Pressure is self inflicted

      One of the great things about playing sport is that it teaches us more and more about ourselves.

      On the course we learn about who we are, how we respond to adversity and most importantly how we perform in really tense situations.

We often think that pressure has a negative impact on performance, because most of us have experienced this in the past. Some of you reading this article will disagree, however. You may find that you thrive on pressure and play your best when you feel it! This illustrates an important point:

 

Pressure is what you make of it!

 
      Each of us has a level of arousal or stimulation that is required for us to play well. Something in the round we are playing has to keep us engaged in the game or we will fail to have sufficient stimulation to get into our personal zone of excellence.
      However, too much stimulation can overwhelm us and create tension, anxiety and eventually poor performance. Just like a thermostat that has an upper and lower set point, each of us plays best within an upper and lower limit of stimulation and arousal.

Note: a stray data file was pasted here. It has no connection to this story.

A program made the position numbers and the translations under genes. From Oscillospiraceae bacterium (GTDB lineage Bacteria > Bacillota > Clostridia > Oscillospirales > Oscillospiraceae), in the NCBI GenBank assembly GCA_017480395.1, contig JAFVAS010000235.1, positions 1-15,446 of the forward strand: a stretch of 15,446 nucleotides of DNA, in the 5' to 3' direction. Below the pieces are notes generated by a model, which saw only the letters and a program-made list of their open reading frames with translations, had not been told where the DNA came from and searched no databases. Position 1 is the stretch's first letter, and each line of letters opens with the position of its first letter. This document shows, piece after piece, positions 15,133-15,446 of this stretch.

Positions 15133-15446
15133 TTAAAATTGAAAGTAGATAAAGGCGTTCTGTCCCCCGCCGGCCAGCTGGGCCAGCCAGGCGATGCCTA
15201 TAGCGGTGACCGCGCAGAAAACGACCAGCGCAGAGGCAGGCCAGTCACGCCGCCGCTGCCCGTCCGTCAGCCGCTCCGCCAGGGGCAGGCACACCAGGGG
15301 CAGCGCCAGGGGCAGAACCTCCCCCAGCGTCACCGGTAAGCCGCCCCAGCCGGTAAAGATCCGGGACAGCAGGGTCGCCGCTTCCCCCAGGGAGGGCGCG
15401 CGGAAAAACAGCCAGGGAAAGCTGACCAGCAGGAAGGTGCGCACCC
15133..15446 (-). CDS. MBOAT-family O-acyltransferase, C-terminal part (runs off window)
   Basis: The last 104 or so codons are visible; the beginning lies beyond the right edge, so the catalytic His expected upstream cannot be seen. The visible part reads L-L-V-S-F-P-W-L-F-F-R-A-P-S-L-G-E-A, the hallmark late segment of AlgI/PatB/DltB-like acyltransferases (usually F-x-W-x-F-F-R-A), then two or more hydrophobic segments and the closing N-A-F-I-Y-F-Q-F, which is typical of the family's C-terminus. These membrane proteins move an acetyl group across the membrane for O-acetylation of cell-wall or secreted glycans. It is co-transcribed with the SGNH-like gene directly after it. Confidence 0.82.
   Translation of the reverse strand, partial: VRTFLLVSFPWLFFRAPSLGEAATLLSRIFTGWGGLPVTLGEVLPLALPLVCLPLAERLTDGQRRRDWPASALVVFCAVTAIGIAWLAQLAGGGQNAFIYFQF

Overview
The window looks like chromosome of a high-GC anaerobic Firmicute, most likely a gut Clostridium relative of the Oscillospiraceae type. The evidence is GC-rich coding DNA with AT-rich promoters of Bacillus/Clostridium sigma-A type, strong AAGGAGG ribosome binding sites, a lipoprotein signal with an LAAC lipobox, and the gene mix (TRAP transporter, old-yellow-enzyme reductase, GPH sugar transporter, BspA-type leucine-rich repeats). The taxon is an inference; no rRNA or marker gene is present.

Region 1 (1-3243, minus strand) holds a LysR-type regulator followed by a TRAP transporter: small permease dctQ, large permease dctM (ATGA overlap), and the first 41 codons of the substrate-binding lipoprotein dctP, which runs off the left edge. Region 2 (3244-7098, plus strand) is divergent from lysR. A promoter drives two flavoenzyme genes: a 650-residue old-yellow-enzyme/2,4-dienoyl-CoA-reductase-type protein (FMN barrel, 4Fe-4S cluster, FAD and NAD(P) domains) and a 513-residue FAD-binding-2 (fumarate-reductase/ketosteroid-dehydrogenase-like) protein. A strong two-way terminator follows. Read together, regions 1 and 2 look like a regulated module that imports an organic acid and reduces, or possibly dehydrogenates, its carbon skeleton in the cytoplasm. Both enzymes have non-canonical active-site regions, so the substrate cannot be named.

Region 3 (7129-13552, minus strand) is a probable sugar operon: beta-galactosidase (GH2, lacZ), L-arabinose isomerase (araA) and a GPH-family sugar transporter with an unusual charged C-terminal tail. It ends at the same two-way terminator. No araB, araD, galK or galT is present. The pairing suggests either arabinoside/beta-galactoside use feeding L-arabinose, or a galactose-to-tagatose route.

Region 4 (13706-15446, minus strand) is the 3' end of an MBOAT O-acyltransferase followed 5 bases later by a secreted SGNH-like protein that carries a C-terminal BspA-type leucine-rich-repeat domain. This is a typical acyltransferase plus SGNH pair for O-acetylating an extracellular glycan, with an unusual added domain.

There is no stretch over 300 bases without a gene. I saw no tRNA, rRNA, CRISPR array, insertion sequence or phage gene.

It’s like having our own uniquely designed zone where fantastic play is  possible but where too much pressure causes anxiety, self-doubt and a drop off in performance. Thus we see that excitement and arousal can help us play better up until the point where we become overwhelmed.
 

So how can we manage to coexist with pressure?

 
      First we must learn to welcome it and make it something we want in our game. Many of the pro’s say that they practice and hone their game so that they have a chance to feel the pressure on Sunday afternoons in the final.
      holes of a tournament. Only when they are at that point are they about to break through and really achieve greatness. In other words we get to describe the experience we feel.
If we use words like excited, turned on, or focused we can use the arousal to execute better. However, if we use words like nervous, worried, scared or uneasy we reduce our comfort with the experience and subsequently our ability to continue the experience. How we think about pressure is totally up to us.
      Pressure can help our performance if we can learn to welcome it and use it to focus on the task more intently and limit distractions. Conversely pressure can destroy our execution, create anxiety, and make us feel discomfort. There is a really fine line between the two. When we realize that all players feel pressure and all of us choke we can realize that the sensations of pressure are normal.
When we can learn to reframe the choking symptoms into an ally to help us execute intensely we can reap the rewards of pressure. Remember pressure does not always hurt performance.